MRI Building, University Hospital of Wales, Cardiff
Flexibility and insight were Matt Gavin’s big allies in delivering efficiently and cost-effectively this new-build project in an enclosed courtyard, surrounded on all sides by ongoing clinical facilities. His level of stakeholder liaison with multiple internal hospital departments with potentially conflicting interests was extraordinary. His logistical planning was exemplary, and his dynamism and resolve were key to ensuring that the technical difficulties that arose did not derail the project.
About the Project
Client: Cardiff and Vale University Health Board
Contract: NEC option C
Taking on this six-storey replacement MRI facility at the biggest hospital in Wales (a 1960s build that has been repeatedly adapted and extended over the years), Matt Gavin had to find a way out of a construction straitjacket. With the hospital campus having reached the limit of all constraining boundaries, the new-build project was sited in an enclosed courtyard, surrounded on all sides by live medical facilities, with the only access through office space immediately below the maternity suite.
He showed flexibility, dynamism and insight in devising a methodology that maintained operational continuity and kept disruption to a minimum while delivering the works efficiently and cost-effectively. His stakeholder liaison was superb: he acted not just as a contractor but as an intermediary between internal hospital departments with sometimes conflicting interests. He carried out detailed user reviews with each of the many departmental stakeholders, working hard to understand the nuances of what worked and what needed improving.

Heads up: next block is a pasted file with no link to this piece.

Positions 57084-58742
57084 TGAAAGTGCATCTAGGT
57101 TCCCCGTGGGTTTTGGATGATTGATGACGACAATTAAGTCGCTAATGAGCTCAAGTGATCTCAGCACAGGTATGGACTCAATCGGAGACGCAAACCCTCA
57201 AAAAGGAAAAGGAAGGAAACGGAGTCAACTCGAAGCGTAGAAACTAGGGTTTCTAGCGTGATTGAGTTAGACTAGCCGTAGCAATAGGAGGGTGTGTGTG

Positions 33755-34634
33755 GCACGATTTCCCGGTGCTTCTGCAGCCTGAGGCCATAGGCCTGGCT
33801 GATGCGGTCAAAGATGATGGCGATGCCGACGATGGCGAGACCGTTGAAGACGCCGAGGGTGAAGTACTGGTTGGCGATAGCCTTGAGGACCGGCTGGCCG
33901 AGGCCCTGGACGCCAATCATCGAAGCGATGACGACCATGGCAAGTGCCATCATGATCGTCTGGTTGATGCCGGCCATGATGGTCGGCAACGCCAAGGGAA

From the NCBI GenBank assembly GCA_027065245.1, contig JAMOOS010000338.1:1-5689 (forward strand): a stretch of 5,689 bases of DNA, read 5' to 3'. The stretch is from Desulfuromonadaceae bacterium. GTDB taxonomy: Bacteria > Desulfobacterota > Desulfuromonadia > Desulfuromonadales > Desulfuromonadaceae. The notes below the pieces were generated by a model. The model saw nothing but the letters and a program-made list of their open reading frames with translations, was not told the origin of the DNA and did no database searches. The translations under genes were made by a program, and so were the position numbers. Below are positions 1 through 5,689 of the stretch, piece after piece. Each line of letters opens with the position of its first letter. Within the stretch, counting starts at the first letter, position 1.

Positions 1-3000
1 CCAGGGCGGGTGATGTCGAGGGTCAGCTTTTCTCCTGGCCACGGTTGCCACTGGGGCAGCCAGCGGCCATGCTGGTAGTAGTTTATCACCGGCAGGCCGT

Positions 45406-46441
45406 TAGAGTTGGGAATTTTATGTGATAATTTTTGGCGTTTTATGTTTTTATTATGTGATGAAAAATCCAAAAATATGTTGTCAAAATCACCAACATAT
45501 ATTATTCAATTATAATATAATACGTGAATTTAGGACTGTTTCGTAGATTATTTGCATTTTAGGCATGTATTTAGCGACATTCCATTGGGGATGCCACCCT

Matt’s exemplary logistical planning included erecting a tower crane within the courtyard – the only practicable way to move materials into and out of the site. In an emergency corridor over which the crane lifts would take place, he installed a CCTV camera linked to the crane cab so the operator could check if the corridor was clear before each lift.
The demolition of the existing MRI facility required the removal of the ground-floor slab. Matt had the saw-cutting operation carried out between 8am and 9am to prevent disruption to resting patients and prior to CT scanner operations commencing. The slab was then crushed in sections by a remote-operated demolition robot to limit the noise and vibration
When difficulties arose, Matt’s dynamism and resolve mitigated them. Take the precise service load requirement of the new facility’s specialist equipment. As this was unknown, Matt had proceeded on a worst-case basis, only to be blindsided in the final months of the project by a change in the equipment specification that pushed the electrical load much higher. Matt introduced a cast resin busbar. By vigorously resequencing, he allowed snagging and commissioning to continue while the busbar was sourced and installed, reducing a potential 16-week delay to just four.